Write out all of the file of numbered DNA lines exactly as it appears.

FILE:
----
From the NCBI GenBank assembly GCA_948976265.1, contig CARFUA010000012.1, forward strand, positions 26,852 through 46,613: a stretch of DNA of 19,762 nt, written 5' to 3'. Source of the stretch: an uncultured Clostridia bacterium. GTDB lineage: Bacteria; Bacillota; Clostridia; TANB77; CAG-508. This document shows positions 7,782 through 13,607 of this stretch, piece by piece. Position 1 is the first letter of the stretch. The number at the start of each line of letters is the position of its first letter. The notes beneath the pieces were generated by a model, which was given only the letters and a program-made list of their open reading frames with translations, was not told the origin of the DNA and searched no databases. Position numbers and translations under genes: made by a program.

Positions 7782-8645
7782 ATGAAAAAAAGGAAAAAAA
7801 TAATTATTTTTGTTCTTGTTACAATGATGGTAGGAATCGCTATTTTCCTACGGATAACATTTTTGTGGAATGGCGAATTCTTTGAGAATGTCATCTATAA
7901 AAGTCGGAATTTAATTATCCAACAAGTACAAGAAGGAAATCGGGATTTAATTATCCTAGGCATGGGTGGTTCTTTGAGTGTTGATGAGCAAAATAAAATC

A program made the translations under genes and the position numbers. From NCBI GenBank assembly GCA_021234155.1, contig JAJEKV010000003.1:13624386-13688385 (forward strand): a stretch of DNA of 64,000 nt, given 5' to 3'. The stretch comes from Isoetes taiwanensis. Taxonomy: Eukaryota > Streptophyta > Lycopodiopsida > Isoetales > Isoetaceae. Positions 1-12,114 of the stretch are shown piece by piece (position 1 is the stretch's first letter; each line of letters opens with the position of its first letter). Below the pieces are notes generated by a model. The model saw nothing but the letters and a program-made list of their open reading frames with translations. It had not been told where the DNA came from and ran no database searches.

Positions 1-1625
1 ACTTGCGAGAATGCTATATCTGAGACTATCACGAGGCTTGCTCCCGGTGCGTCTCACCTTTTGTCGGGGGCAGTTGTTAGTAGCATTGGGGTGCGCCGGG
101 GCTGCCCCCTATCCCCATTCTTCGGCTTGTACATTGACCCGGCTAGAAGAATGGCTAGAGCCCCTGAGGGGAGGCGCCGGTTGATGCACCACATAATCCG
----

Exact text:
From the NCBI GenBank assembly GCA_948976265.1, contig CARFUA010000012.1, forward strand, positions 26,852 through 46,613: a stretch of DNA of 19,762 nt, written 5' to 3'. Source of the stretch: an uncultured Clostridia bacterium. GTDB lineage: Bacteria; Bacillota; Clostridia; TANB77; CAG-508. This document shows positions 7,782 through 13,607 of this stretch, piece by piece. Position 1 is the first letter of the stretch. The number at the start of each line of letters is the position of its first letter. The notes beneath the pieces were generated by a model, which was given only the letters and a program-made list of their open reading frames with translations, was not told the origin of the DNA and searched no databases. Position numbers and translations under genes: made by a program.

Positions 7782-8645
7782 ATGAAAAAAAGGAAAAAAA
7801 TAATTATTTTTGTTCTTGTTACAATGATGGTAGGAATCGCTATTTTCCTACGGATAACATTTTTGTGGAATGGCGAATTCTTTGAGAATGTCATCTATAA
7901 AAGTCGGAATTTAATTATCCAACAAGTACAAGAAGGAAATCGGGATTTAATTATCCTAGGCATGGGTGGTTCTTTGAGTGTTGATGAGCAAAATAAAATC

A program made the translations under genes and the position numbers. From NCBI GenBank assembly GCA_021234155.1, contig JAJEKV010000003.1:13624386-13688385 (forward strand): a stretch of DNA of 64,000 nt, given 5' to 3'. The stretch comes from Isoetes taiwanensis. Taxonomy: Eukaryota > Streptophyta > Lycopodiopsida > Isoetales > Isoetaceae. Positions 1-12,114 of the stretch are shown piece by piece (position 1 is the stretch's first letter; each line of letters opens with the position of its first letter). Below the pieces are notes generated by a model. The model saw nothing but the letters and a program-made list of their open reading frames with translations. It had not been told where the DNA came from and ran no database searches.

Positions 1-1625
1 ACTTGCGAGAATGCTATATCTGAGACTATCACGAGGCTTGCTCCCGGTGCGTCTCACCTTTTGTCGGGGGCAGTTGTTAGTAGCATTGGGGTGCGCCGGG
101 GCTGCCCCCTATCCCCATTCTTCGGCTTGTACATTGACCCGGCTAGAAGAATGGCTAGAGCCCCTGAGGGGAGGCGCCGGTTGATGCACCACATAATCCG